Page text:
Yoav Tzruya, JVP Partner: “In a rapidly changing world where the automotive industry is at the forefront of global technology, the need to focus on cyber security solutions, as well as seizing opportunities by leveraging AI and deep learning is the new frontier. Israeli innovation has proven its global leadership in these two categories. The partnership between the leading players in the cyber industry and data sciences as part of the new research and testing center in Beer-Sheva adds significant value for the rapidly developing automotive industry.”

Yigal Unna, Director of New Cyber Technologies Unit, National Cyber Bureau, praised the announcement: “Protecting the smart transportation domain, with all its inherent opportunities, is essential to fulfill its vast potential. Since the Government of Israel declared Beer-Sheva the “National Cyber City” a long time ago, I consider SMART Range yet another promising initiative generated by its highly vibrant and innovative cyber ecosystem. I am confident of its contribution to the growth of the Smart Mobility arena in general and Israeli global cyber leadership in particular.”


Security Cameras can be Infiltrated Using Infrared Light for Malicious Attacks, according to Ben-Gurion University Cyber Researchers

The method, according to researchers, will work on professional security cameras as well as home security cameras and even LED doorbells, which can see infrared light (IR), not visible to the human eye.

In the new paper, the technique the researchers have dubbed, “aIR-Jumper,” also enables the creation of bidirectional covert optical communication between air-gapped internal networks that are isolated and disconnected from the internet, without remote access to the organization. The attacker can use this channel to send commands and receive response messages.

The cyber team led by Dr. Mordechai Guri, head of research and development at BGU’s BGU Cyber Security Research Center (CSRC) shows how infrared light can be used to create a covert communication channel between malware installed on an internal computer network and an attacker located outside hundreds of yards or even miles away with direct line of sight.

To transmit sensitive information, the attacker uses the camera’s infrared (IR) light emitting LEDs, which are typically used for night vision. The researchers showed how a malware can control the intensity of the IR light to communicate with a remote attacker that can receive signals with a simple camera without detection. Then the attacker can record and decode these signals to leak sensitive information.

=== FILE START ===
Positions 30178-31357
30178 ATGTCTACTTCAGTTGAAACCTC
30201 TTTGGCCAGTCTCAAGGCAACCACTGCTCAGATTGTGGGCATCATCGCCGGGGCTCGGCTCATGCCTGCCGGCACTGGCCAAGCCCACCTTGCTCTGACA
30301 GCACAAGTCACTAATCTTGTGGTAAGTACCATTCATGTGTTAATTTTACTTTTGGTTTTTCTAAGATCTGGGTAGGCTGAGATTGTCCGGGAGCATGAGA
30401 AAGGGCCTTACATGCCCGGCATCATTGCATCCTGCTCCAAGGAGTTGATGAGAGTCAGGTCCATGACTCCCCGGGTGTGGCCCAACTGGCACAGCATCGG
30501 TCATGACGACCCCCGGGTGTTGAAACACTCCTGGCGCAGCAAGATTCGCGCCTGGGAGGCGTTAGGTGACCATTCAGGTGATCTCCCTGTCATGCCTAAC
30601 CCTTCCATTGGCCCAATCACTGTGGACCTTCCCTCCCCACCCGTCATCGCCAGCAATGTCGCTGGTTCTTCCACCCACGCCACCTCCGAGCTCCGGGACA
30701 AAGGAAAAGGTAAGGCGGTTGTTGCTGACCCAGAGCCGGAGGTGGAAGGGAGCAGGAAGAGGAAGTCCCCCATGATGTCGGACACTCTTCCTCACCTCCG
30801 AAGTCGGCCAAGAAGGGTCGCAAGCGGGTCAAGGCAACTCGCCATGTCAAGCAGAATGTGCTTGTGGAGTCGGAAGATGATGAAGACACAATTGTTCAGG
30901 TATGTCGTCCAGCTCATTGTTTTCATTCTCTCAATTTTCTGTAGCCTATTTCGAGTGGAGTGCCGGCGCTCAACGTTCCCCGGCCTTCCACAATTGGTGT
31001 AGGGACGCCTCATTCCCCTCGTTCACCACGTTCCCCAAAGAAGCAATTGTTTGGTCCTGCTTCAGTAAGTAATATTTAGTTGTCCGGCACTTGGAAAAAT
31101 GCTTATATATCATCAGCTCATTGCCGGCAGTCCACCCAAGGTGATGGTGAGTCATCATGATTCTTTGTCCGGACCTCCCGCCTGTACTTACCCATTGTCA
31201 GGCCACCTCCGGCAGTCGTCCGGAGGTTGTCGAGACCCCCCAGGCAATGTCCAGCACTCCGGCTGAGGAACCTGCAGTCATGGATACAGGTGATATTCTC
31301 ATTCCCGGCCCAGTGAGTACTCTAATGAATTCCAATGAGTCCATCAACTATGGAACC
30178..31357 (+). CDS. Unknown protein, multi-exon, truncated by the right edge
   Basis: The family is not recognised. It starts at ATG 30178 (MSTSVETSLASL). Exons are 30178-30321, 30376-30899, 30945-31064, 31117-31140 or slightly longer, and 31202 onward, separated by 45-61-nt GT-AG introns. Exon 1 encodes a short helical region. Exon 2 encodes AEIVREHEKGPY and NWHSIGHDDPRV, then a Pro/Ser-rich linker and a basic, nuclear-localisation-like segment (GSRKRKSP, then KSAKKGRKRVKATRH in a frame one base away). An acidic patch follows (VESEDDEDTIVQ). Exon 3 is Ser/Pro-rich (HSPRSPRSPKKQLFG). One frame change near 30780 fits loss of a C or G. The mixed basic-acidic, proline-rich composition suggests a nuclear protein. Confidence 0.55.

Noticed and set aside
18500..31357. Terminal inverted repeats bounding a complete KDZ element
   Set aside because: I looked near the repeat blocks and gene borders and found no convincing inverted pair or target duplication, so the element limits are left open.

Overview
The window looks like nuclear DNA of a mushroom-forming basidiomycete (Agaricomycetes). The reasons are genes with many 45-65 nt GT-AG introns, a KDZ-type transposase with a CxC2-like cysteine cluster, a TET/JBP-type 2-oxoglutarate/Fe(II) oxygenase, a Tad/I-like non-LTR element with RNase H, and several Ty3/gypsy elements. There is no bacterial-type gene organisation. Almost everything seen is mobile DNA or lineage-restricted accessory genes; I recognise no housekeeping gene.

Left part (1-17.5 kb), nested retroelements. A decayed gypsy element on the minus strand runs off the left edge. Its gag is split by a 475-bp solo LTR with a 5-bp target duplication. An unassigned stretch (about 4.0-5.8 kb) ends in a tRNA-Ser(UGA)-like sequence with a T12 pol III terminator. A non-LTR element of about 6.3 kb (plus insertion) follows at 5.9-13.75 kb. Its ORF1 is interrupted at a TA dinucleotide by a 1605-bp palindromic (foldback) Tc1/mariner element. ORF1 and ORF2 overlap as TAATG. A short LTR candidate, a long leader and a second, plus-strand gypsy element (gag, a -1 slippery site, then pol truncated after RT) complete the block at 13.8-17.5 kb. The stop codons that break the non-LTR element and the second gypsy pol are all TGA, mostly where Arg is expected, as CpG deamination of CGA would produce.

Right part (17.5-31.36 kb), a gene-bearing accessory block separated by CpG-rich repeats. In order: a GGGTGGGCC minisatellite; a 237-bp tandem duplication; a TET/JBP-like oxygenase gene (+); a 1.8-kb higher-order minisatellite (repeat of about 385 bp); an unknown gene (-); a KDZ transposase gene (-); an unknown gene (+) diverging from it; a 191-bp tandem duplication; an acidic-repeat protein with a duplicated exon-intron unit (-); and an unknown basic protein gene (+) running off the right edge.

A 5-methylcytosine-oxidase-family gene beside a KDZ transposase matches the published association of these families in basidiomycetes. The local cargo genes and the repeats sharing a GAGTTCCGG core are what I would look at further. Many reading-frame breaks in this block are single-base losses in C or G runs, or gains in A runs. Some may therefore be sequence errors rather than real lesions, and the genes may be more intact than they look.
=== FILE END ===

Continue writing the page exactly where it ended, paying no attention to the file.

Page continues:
The researchers shot two videos to highlight their technique. The first video shows an attacker hundreds of yards away sending infrared signals to a camera. The second video shows the camera infected with malware respond to covert signals by exfiltration data including passwords and an entire copy of The Adventures of Tom Sawyer in just a few seconds.

According to Dr. Guri, “Security cameras are unique in that they have ‘one leg’ inside the organization, connected to the internal networks for security purposes, and ‘the other leg’ outside the organization, aimed specifically at nearby public space, providing very convenient optical access from various directions and angles.”

Attackers can also use this novel covert channel to communicate with a malware inside the organization.  An attacker can infiltrate data, transmitting hidden signals via the camera’s IR LEDs. Binary data such as command and control (C&C) messages can be hidden in the video stream, recorded by the surveillance cameras, and intercepted and decoded by the malware residing in the network.

“Theoretically, you can send an infrared command to tell a high security system to simply unlock the gate or front door to your house,” Guri says.

The research team also includes Dr. Dima Biekowski, Shamoon College of Engineering  and Prof. Yuval Elovici, director of the BGU Cyber Security Research Center a member of BGU’s Department of Information Systems Engineering and director of the Deutsche Telekom Innovation Labs @ BGU​





Ben-Gurion University Cyber Researchers Discover How any Network Router Can Covertly Leak Data

Researchers at BGU’s Cyber Security Research Center (CSRC) have demonstrated for the first time that it is possible to covertly siphon sensitive files, passwords or other critical data from any common router.